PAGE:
PPP's newest national poll finds the overall political climate improving slightly for Democrats over the last month: Barack Obama's approval ratings have ticked up a little bit, the Obamacare rollout is getting better reviews, and the party's retaken the lead on the generic Congressional ballot.
-Barack Obama's approval rating stands at 43/51 this month, the best it's been since a 46/50 standing in October. He's improved a net 6 points after hitting a record low in PPP's polling in December at 41/55. Nevertheless Obama still has big problems with independents, coming in at 30/62 with them.
-Perceptions of the Obamacare rollout are still negative, but they're at least improving. In late January only 32% of voters said they felt the rollout had been successful, compared to 62% who rated it unsuccessful. Now 39% say they think the rollout's been a success to 56% who give it low marks. Overall 39% of voters support the Affordable Care Act to 48% who are opposed, numbers pretty much consistent with what we've found since 2009.
-Democrats have reclaimed the lead on the generic Congressional ballot, 43/40, after trailing 42/40 on it in January. Congressional Democrats have poor approval numbers, at a 35/56 spread, but that puts them far ahead of Congressional Republicans who come in at 23/67. One key difference is that Democrats are at least happy with their own party in Congress, giving it a 66/21 approval, while Republicans give their own a negative assessment at 43/48.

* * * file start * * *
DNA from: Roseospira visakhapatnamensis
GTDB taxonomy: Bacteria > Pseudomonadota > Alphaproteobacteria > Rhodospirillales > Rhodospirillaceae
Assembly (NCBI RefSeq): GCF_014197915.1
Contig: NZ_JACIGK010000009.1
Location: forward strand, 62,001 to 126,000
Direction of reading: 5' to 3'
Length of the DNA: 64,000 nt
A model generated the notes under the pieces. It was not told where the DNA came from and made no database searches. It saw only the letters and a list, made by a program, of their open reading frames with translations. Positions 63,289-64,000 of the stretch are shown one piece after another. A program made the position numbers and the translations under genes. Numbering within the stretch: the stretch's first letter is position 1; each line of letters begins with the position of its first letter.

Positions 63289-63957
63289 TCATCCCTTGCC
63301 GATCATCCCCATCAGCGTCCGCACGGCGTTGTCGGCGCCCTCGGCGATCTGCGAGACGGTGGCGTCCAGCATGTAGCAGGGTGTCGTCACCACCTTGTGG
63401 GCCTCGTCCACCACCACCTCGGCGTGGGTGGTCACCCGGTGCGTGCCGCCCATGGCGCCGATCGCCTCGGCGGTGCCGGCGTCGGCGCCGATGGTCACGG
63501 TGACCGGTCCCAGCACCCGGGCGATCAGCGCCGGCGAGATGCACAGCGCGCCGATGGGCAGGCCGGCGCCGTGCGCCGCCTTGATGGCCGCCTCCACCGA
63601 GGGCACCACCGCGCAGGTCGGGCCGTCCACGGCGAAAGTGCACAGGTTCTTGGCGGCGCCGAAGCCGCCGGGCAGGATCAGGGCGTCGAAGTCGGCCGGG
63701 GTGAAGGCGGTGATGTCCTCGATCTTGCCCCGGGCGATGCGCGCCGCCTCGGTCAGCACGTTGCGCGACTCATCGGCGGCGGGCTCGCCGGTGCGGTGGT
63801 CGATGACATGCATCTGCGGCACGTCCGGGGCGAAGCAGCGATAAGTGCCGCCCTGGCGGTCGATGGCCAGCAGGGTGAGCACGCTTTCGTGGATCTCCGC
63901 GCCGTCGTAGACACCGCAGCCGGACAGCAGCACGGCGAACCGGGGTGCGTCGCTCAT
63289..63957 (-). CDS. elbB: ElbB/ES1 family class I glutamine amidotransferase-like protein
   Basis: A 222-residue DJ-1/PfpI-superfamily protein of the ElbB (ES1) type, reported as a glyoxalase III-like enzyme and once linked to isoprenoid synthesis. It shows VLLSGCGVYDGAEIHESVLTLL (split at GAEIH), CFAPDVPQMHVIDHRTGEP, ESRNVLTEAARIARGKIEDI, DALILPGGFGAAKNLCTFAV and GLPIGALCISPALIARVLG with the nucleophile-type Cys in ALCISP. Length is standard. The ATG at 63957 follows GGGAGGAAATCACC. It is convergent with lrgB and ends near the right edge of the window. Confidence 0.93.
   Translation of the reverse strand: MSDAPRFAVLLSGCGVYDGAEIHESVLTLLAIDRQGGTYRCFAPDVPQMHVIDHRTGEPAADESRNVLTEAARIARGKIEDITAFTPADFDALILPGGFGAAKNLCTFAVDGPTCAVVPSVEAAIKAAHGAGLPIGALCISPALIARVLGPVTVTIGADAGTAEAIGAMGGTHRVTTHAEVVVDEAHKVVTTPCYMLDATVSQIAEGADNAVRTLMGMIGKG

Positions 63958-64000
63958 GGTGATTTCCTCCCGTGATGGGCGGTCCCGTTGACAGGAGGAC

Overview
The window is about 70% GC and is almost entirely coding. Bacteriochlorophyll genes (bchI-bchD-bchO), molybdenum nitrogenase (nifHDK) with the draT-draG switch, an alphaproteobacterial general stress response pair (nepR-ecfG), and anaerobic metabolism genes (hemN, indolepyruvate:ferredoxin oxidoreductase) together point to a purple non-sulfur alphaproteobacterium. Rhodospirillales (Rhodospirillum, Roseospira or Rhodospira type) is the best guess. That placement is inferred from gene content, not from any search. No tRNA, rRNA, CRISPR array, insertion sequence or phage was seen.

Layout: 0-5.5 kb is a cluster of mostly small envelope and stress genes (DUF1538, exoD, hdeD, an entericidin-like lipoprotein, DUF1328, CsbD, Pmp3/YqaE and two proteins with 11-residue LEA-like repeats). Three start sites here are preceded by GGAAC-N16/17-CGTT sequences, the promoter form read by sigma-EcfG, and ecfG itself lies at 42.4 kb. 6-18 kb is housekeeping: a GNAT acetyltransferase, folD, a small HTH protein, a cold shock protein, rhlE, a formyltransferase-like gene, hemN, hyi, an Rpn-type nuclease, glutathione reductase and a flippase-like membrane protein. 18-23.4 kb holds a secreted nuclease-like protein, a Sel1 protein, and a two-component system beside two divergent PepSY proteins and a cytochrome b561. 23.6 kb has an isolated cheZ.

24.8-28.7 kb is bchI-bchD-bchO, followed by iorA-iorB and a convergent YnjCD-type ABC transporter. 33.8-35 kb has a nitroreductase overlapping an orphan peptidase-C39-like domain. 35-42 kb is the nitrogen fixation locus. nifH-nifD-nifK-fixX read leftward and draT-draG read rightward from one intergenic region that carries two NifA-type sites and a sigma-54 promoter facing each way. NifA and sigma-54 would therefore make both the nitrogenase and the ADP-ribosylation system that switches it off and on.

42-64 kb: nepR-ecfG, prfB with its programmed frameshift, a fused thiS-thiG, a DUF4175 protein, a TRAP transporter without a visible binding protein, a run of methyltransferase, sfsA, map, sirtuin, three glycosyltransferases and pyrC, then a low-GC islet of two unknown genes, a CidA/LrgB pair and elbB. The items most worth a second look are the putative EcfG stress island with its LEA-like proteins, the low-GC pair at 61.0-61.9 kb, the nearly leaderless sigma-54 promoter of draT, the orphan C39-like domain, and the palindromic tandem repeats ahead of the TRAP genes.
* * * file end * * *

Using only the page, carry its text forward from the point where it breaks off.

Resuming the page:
A few other notes from our national poll:
-The Koch Brothers have become a preferred bogeyman for Democrats across the country, but we find a plurality of voters nationally don't even have an opinion about them. 47% say they don't have a view about the Kochs one way or the other- they do get negative reviews among those who do have one with 36% rating them unfavorably to 17% with a positive opinion. Democrats (9/51) dislike them a whole lot more than Republicans (25/19) like them.
-Finally we looked at how Americans feel about the selection of '12 Years a Slave' as best picture in the Oscars this year. A majority- 52%- said they had no opinion about the selection but it was generally popular with those who did have one- 32% said they agreed with it to 16% who disagreed. There's a partisan divide on that sentiment though- Democrats agree with the choice 53/10, while Republicans with an opinion on it disagreed 15/23.
Full results here